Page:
Saturday, Sept. 14, 7 pm
Free and open to the public!
Hook & Ladder Theater, Mission Room
3010 Minnehaha Ave S, Minneapolis

Download a flyer for this event here.

Join us as we kick off our Fall 2019 season with two stellar poets! This event serves as the book launch for Twin Cities poet Steve Healey's newest collection, Safe Houses I Have Known . . .

As a child during the height of the Cold War, Steve Healey learned that his father was a spy for the CIA. In his riveting new book, the anxiety of growing up is compounded by both national and family secrets, and a paranoid childhood bleeds into adulthood.

. . . as well as a chance for our community to celebrate a longtime comrade in the poetry world, National Book Award-winning poet and translator (and child of Chilean immigrants) Daniel Borzutzky . . .

The bay of Valparaiso merges into the western shore of Lake Michigan, where Borzutzky continues his poetic investigation into the political and economic violence shared by Chicago and Chile, two places integral to his personal formation.

. . . all this plus the debut of the Fall print issue of Rain Taxi, a rocking good time at the Hook & Ladder, and it’s free and open to the public! Books by the poets will be available for purchase and signing.

About the Poets

Daniel Borzutzky is a poet and translator. His latest books are Lake Michigan (Pitt Poetry Series), a finalist for the 2018 International Griffin Poetry Prize, and The Performance of Becoming Human (Brooklyn Arts Press), winner of the 2016 National Book Award for Poetry. His other books include In the Murmurs of the Rotten Carcass Economy and The Book of Interfering Bodies. His translation of Galo Ghigliotto’s Valdivia won the 2017 National Translation Award; other translations include Raúl Zurita’s The Country of Planks and Song for His Disappeared Love, and Jaime Luis Huenún’s Port Trakl. He lives in Chicago and teaches in the English and Latin American and Latino Studies Departments at the University of Illinois at Chicago.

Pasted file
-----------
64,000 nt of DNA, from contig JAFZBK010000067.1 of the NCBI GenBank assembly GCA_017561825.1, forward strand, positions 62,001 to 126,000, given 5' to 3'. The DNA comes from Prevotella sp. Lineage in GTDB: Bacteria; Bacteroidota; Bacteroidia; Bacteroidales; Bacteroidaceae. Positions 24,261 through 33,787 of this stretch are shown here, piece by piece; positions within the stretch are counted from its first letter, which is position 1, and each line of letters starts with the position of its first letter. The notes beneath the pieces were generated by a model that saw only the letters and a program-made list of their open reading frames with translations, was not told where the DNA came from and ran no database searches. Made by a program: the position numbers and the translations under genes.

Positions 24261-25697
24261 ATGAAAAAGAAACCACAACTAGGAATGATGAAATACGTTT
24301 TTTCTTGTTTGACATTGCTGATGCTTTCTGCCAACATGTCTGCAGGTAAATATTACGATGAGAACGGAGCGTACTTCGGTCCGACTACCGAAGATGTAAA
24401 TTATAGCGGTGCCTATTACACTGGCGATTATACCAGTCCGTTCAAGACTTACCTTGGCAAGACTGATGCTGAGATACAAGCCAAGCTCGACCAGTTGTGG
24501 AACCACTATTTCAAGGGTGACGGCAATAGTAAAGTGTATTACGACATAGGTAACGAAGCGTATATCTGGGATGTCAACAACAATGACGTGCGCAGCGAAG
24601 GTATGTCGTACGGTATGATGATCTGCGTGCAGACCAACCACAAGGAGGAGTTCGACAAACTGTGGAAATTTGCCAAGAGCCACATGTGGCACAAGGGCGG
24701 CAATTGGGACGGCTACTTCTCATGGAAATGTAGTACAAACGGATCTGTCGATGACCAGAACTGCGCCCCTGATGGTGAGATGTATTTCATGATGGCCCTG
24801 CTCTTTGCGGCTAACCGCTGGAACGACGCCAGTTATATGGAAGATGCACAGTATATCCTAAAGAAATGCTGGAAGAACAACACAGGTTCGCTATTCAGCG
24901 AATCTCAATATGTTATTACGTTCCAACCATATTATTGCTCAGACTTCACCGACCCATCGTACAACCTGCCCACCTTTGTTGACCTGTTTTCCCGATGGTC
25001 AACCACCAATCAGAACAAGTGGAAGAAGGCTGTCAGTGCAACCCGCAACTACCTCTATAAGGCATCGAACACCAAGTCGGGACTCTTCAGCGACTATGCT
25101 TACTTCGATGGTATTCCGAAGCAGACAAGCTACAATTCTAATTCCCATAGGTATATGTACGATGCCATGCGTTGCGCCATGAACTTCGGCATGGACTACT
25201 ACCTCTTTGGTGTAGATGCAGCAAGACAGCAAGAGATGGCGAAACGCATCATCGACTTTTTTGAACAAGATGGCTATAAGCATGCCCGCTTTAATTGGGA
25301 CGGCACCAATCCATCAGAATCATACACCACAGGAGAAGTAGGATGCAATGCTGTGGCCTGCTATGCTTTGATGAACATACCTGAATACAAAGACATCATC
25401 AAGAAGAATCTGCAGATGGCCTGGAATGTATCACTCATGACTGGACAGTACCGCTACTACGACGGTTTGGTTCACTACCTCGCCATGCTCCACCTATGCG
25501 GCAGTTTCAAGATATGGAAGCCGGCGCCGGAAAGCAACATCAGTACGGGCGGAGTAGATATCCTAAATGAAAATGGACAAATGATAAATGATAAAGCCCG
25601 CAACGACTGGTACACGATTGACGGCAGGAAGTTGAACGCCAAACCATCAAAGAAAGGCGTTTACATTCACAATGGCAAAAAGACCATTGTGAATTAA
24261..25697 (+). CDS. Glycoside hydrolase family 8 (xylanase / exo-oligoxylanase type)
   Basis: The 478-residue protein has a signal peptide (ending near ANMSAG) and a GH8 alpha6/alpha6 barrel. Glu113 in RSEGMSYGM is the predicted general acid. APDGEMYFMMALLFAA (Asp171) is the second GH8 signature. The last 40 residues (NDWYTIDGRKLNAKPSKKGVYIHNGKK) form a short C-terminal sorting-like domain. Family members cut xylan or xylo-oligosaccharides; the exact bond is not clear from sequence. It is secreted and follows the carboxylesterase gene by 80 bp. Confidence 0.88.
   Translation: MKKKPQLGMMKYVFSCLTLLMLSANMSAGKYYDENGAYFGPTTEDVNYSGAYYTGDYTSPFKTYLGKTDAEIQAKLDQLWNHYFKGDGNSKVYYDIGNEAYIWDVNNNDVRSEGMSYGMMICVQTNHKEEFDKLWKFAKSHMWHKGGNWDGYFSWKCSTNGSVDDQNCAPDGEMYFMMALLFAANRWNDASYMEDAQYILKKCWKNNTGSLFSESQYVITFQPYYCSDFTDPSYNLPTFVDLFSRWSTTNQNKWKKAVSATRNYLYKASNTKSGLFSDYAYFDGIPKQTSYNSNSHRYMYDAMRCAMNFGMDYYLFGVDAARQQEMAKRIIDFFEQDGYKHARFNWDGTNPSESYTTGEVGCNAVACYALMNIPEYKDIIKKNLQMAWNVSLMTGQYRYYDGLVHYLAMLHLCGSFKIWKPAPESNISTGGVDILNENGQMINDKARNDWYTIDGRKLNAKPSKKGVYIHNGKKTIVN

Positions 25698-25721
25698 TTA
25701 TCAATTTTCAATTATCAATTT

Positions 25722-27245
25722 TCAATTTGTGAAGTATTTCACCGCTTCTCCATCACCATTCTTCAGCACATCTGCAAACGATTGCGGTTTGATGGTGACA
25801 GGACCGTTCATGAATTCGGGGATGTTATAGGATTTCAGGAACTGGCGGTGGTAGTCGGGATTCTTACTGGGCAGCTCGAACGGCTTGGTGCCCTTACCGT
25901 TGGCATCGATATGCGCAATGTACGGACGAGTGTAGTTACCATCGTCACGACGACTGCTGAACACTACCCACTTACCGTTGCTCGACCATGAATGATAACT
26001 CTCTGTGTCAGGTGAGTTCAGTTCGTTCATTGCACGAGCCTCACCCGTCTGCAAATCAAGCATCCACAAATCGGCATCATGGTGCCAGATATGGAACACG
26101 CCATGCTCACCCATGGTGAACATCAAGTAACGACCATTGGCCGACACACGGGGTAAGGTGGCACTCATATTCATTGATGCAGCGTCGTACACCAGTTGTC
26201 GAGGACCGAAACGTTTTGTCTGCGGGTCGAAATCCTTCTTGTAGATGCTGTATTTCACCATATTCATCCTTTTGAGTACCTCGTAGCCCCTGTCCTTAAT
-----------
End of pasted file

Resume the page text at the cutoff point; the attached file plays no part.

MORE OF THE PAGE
“Daniel Borzutzky makes writing about bureaucratic nation-states interesting. We, as the reader, observe communities utterly destroyed, and we are left to question why and how and why and how humans let this happen. In particular, the bay of Valparaiso merges into the western shore of Lake Michigan, which exemplifies the horrors that happen on American soil and international soil alike—and how they are connected—and drawing the lines between the personal and political poignantly. This is a collection not to miss.”
—Luna Luna

Steve Healey’s new book of poetry, Safe Houses I Have Known (Coffee House Press), will be published this September, just in time for this book launch. Healey is the author of two previous books of poetry, 10 Mississippi and Earthling, both from Coffee House Press. His poems have been published in magazines such as American Poetry Review, Boston Review, Denver Quarterly, Fence, jubilat, and The Nation, and in several anthologies, most recently The New Census: An Anthology of Contemporary American Poetry. He’s a professor of English and Creative Writing at Minneapolis College.

“With skillfully rendered domestic detail and tension, Steve Healey’s Safe Houses I Have Known discloses that there is scant buffer between civilian life and espionage. Rupture, as documented here, is silent—from private childhood shame, muted haiku of cartoon violence, to critical erasures of CIA interrogation protocols. Through such uneasy quiet, Healey’s chilling collection confides that conflict is intimate, no matter how much language a global superpower encodes to insist otherwise.”
—Douglas Kearney